Until the 9th century, people from Ireland were knows as Scots.
In 1895, Irishman James Harden Hickey wrote a bestseller entitled "The Aesthetics of Suicide", which listed 139 different ways of ending one's life. Three years later he killed himself.
Freshly gathered shamrock was once considered a delicacy in Ireland.
The slate for the roof of the Houses of Parliment in London was taken from a now disused quarry on Kerry's Valentia Island.
The tune of the "Star Spangled Banner" the U.S. national anthem, was composed by the blind harper Carolan who died in 1738.
The first steeplechase took place in County Cork in 1752 and was run between the spires of two churches near Mallow, hense the race's name.
Surnames were introduced to Ireland around the time of Brian Boru.
The writer Jonathan Swift was so popular - or curmudgeonly - that he claimed an allowance of twenty shillings a year to replace hats worn out acknowledging people's greetings.
Ireland once had it's own version of the Olympics, the Tailteann Games, which were held on Lughnasa (August 1st), the feast of the Sun God.
The Tricolour was first officially flown at the 1906 Athens Olympics on the insistance of Tipperary athlete, Peter O'Connor, who had just won the Gold medal on the Hop, Skip and Jump.
In Germany a Turkish bath is knows as an Irish Bath.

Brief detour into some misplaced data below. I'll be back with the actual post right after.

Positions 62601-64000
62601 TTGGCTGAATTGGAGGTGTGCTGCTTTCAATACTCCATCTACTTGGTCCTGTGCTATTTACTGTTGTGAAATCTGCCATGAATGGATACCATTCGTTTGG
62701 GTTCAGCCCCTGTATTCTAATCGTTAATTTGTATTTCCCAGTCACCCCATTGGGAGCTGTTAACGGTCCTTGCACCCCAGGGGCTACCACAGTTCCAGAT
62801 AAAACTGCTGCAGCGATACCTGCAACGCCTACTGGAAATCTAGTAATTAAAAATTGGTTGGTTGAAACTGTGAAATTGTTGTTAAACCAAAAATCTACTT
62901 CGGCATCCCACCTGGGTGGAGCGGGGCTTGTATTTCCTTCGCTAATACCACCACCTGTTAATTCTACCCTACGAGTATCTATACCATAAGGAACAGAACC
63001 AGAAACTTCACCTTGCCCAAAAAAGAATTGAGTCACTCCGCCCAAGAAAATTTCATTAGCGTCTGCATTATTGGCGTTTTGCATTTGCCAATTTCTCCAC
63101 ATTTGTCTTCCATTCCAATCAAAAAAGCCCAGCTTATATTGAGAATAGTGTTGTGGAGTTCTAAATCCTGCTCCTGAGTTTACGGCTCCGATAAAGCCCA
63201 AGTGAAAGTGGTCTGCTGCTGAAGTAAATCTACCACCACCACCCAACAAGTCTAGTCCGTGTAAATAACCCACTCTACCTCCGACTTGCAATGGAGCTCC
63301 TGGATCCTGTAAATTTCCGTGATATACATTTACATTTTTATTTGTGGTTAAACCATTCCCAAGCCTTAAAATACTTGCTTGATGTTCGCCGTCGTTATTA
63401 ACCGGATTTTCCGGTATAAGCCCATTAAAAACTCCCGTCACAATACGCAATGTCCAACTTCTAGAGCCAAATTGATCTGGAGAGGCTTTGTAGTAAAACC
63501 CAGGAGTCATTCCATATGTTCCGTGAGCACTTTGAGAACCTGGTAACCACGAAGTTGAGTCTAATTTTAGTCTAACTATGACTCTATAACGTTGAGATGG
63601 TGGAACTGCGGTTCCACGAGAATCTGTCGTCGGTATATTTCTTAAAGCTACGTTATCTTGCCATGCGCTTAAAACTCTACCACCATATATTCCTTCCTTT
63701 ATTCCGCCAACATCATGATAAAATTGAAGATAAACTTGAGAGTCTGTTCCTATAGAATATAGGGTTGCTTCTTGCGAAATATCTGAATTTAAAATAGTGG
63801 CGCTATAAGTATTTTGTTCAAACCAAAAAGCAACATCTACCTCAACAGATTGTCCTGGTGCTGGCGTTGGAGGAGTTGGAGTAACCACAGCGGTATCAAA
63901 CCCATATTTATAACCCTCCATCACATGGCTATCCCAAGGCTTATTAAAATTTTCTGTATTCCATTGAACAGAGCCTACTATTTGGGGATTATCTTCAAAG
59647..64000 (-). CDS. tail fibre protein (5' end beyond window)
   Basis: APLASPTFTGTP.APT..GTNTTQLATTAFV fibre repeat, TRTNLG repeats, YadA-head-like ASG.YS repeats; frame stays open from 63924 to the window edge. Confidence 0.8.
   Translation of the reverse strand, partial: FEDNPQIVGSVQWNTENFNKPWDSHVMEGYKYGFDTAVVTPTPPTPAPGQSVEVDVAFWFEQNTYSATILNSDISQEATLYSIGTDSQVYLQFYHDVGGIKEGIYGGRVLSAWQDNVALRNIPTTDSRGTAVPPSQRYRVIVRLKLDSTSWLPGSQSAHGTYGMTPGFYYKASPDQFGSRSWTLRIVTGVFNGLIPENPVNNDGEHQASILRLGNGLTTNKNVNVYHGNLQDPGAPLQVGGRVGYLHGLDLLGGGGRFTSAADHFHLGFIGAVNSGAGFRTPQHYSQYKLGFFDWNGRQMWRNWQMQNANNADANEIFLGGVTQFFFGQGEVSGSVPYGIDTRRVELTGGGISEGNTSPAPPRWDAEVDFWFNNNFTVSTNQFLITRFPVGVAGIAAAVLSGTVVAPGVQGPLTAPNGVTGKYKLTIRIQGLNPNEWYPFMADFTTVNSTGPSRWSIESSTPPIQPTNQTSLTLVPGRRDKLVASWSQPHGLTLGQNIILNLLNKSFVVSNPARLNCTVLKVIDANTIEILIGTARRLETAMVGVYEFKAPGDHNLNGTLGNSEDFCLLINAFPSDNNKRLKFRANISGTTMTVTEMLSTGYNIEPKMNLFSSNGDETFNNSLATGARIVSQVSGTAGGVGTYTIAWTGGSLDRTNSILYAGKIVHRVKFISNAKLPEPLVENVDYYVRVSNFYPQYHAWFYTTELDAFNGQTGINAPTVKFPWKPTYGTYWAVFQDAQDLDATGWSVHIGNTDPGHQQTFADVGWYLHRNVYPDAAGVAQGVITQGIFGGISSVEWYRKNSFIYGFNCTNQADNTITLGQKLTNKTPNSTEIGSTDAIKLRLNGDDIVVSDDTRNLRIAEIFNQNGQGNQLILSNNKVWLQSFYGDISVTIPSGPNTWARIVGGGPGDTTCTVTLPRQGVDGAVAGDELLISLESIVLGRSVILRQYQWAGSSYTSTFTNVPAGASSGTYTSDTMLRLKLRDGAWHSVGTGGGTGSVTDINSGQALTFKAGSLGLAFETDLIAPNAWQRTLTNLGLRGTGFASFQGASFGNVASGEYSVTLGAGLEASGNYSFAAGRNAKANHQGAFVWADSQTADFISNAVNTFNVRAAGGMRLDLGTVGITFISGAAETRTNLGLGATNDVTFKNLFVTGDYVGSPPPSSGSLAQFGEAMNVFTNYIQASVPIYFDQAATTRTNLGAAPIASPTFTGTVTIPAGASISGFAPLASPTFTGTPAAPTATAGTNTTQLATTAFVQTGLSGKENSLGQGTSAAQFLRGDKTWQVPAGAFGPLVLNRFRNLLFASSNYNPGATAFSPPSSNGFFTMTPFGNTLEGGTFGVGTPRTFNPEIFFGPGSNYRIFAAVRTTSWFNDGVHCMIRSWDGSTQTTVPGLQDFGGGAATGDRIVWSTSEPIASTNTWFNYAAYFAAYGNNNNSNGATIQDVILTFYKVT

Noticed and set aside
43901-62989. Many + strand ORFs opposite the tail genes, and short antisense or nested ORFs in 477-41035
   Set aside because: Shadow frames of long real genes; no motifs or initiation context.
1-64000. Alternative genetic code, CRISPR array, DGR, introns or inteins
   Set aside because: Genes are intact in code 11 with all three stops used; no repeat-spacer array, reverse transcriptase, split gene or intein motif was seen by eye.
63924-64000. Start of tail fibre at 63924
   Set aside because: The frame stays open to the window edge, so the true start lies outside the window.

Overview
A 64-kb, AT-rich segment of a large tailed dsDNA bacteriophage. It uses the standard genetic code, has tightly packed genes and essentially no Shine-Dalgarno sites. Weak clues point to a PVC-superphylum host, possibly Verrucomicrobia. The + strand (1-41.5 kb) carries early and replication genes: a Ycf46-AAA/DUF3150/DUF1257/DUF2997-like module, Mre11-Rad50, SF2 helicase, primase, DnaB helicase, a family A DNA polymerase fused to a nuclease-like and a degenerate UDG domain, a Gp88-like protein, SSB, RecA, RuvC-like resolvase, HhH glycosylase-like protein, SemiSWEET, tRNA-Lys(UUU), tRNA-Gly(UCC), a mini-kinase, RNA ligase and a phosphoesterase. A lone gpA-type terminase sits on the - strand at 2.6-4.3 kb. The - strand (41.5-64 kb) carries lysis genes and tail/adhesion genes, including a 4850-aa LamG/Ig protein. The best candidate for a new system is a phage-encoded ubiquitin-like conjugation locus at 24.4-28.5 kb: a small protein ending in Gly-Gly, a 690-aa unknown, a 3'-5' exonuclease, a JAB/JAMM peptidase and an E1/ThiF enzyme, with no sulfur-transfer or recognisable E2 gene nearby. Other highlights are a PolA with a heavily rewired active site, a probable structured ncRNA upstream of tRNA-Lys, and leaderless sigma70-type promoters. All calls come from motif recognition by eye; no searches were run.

The Union Jack was first raised, not in England, but over Dublin Castle on January 1st, 1801.
The phrase "to chance your arm" originated during the medieval feud between the Butler and Fitzgerald families. During one particular fierce clash between the two sides in Dublin, fighting spilled into St. Patrick's Cathedral. With the battle going against him, the Earl of Ormonde, leader of the Butlers, barricaded himself in a room in the South Transept. Although offered terms by the Fitzgerald leader, the Earl of Kildare, the wary Ormonde refused to leave his sanctuary. To prove that his word was indeed his bond, Kildare hacked a hole in the toor and stuck his arm through the opening, offering the hand of friendship to his enemy with no guarantee that it wouldn't be chopped off. The door, with it's rough hewn hole, can still be seen.
"Africa says no!" An annual 12th of July march is held in Ghana, West Africa. The practice was introduced by Ulster missionaries in the 19th century. In canada, a mohawk Indian tribe has it's own Orange Lodge.
Mr. Valentine Valentine of Ballinmallard, County Fermanagh, celebrates his birthday on February 14th.
The tune of Waltzing Matilda, unofficial anthem of Australia, was written by Robert Barton of Fermanagh.
Ireland's last wolf was killed by huntsmen in County Carlow in 1786.
Fermanagh M.P. "silent" Frank Maguire never uttered a word during his six years in the House of Commons, yet he changed the course of British History in 1979, when his casting vote brought down Jim Callaghan's Government, paving the way for Margaret Tatcher's sweep to power.